Napoléon Bonaparte (15 August 1769 – 5 May 1821). The painting is “Napoleon Bonaparte on the Bridge at Arcole” by Antoine-Jean Gros

The 200th anniversary of Napoleon’s death

By Gwynne Dyer

By Gwynne Dyer

Napoleon Bonaparte doesn’t come up much in conversation these days, which is hardly surprising given that he has been dead for two centuries. On the other hand, this week it will be exactly 200 years since he died, so maybe we could make an exception just this once.

People often compare Napoleon to Hitler, another dictator who allegedly tried to ‘conquer the world’, but that’s just wrong. Hitler never wanted to conquer the world. It’s doubtful that he even expected to conquer all of France, although he ended up doing just that.

Hitler’s real ambitions were all in eastern Europe, where he would get ‘lebensraum’ (living space) for the German population and access to strategic resources, especially oil. The European part of Russia was also on his list, because he loathed ‘Jewish Bolshevism’, but that was all. Whereas Napoleon thought much bigger.

Apart from Britain and Scandinavia, there was hardly a country in Europe that didn’t get a visit from Napoleon’s armies. The campaign that made Napoleon famous in France was his (short-lived) conquest of Egypt, and at one time he even contemplated following in Alexander the Great’s footsteps and invading India.

As he explained to Dr. Barry O’Meara, the Irish doctor who looked after him during his final years in exile on the South Atlantic island of St. Helena (1815-1821), “Had I known in 1806 or 1808 [that a ‘ship-of-the-line’ can carry 80 tons of drinking water in tanks], I would have sent an army of 38,000 men to invade India.”

France’s only enemy in Europe at that time was Britain, all the other powers having been (temporarily) defeated, and Napoleon had at least 46 line-of-battle ships available. He had arranged an alliance with the Mahratta Confederacy, then the strongest challenger to British power in India, and he was going to load each ship with 800 soldiers and send them there.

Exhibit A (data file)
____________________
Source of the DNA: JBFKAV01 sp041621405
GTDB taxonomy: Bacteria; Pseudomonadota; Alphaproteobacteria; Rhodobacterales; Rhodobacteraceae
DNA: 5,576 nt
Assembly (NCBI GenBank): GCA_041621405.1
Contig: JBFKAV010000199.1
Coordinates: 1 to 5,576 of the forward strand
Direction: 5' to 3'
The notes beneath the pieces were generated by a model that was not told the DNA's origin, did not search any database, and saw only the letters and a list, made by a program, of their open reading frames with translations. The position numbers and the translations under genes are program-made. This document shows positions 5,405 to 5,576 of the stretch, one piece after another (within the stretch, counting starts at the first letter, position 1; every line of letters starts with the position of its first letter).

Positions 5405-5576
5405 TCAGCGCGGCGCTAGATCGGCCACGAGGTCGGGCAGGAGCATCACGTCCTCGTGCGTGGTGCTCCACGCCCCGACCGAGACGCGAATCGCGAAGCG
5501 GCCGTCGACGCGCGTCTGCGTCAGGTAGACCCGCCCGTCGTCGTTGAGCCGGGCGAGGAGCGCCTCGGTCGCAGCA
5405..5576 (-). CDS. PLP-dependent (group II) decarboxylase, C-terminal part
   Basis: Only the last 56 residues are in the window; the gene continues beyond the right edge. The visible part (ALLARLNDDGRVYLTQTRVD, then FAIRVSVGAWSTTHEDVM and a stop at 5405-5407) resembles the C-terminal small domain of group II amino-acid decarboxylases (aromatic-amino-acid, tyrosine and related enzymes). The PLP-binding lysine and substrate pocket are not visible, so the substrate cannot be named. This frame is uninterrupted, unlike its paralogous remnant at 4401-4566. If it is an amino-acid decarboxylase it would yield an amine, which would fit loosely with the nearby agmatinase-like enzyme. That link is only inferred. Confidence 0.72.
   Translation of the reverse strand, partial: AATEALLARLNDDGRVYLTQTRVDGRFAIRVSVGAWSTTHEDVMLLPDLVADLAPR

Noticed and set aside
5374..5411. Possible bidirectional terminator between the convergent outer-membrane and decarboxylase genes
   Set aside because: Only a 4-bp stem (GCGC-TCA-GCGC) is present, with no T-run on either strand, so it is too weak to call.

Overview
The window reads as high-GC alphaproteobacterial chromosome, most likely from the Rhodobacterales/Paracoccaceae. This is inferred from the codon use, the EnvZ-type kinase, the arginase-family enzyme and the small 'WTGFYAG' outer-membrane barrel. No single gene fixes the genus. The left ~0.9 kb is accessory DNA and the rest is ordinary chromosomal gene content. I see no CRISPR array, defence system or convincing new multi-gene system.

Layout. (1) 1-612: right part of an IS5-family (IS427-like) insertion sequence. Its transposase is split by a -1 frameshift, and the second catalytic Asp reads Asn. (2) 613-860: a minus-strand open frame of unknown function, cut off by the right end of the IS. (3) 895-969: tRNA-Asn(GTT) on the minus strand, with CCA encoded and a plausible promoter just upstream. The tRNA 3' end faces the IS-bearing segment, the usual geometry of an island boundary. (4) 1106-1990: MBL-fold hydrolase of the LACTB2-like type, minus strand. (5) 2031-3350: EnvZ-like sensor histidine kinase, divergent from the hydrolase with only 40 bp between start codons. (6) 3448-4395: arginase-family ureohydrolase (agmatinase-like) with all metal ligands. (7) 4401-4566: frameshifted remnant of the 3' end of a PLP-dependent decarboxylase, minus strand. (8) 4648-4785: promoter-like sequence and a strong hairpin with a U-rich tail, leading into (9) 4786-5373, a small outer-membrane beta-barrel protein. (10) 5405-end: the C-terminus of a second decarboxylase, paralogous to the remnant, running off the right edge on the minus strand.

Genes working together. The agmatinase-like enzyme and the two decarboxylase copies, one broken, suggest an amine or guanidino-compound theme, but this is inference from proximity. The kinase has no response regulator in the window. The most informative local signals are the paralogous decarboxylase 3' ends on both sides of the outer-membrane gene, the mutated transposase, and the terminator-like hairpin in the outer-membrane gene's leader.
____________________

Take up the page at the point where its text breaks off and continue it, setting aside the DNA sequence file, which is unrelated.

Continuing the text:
The plan was abandoned because nobody told Napoleon that those warships could carry enough drinking water for such a large army. He thought they couldn’t, and he never asked. So he wasn’t infallible, but he was certainly ambitious – and if the plan had succeeded, it might have ended British rule in India 140 years early. (What would have taken its place? Who knows?)

Nevertheless, Napoleon was responsible for millions of unnecessary deaths. Around three million soldiers and a smaller number of civilians were killed in twenty years of the ‘Napoleonic Wars’, most of which could have been avoided if not for his addiction to conquest.

By the end France was back to its original borders, and its losses were enormous. And yet it’s not only the French who still see him in a positive light.

Hitler was a squalid fascist who built death camps; Napoleon was a child of the Enlightenment and the French Revolution who believed he was bringing liberal values to the people he conquered. He shamefully legalised slavery (banned by the Revolution), but wherever he went in Europe he overthrew the feudal order and enforced religious tolerance and secular education.

Consider his plans for England, if the cross-Channel invasion he was preparing in 1803-05 had come to pass. He told O’Meara in St. Helena:

“Your [ British] fleet having been decoyed away…would have left me master of the Channel….Four days would have brought me to London….I have no doubt that your troops would have done their duty, but one battle lost, the capital would have been in my power….

“[Having taken London], I would have offered you a constitution of your own choice, and have said ‘Assemble in London deputies from the people to fix upon a constitution.’ I would have called upon… popular leaders to organise one according to the wishes of the people. I would have declared the [end of the monarchy], abolished the nobility, proclaimed liberty, freedom, and equality.

“Think you, that in order to keep the [king on his throne] your rich citizens, merchants, and others of London, would have consented to sacrifice their riches, their houses, their families, and all their dearest interests, especially when….I only came to [get rid of the king] and to give them liberty? No, it is contrary to history and to human nature….

“Your principal people have too much to lose by resistance, and your masses too much to gain by a change….If they supposed that I wanted to render England a province of France, then indeed [patriotism could have worked wonders in a guerilla war]. But I would have formed a republic according to your own wishes….”

But what would England be without the royal soap opera and Clown Prince Boris Johnson? It would be like America without Donald Trump. Alternate history sucks.

Wednesday, 5 May, is the 200th anniversary of Napoleon’s death.

Gwynne Dyer’s new book is ‘Growing Pains: The Future of Democracy (and Work)’.

Cranbrook Townsman

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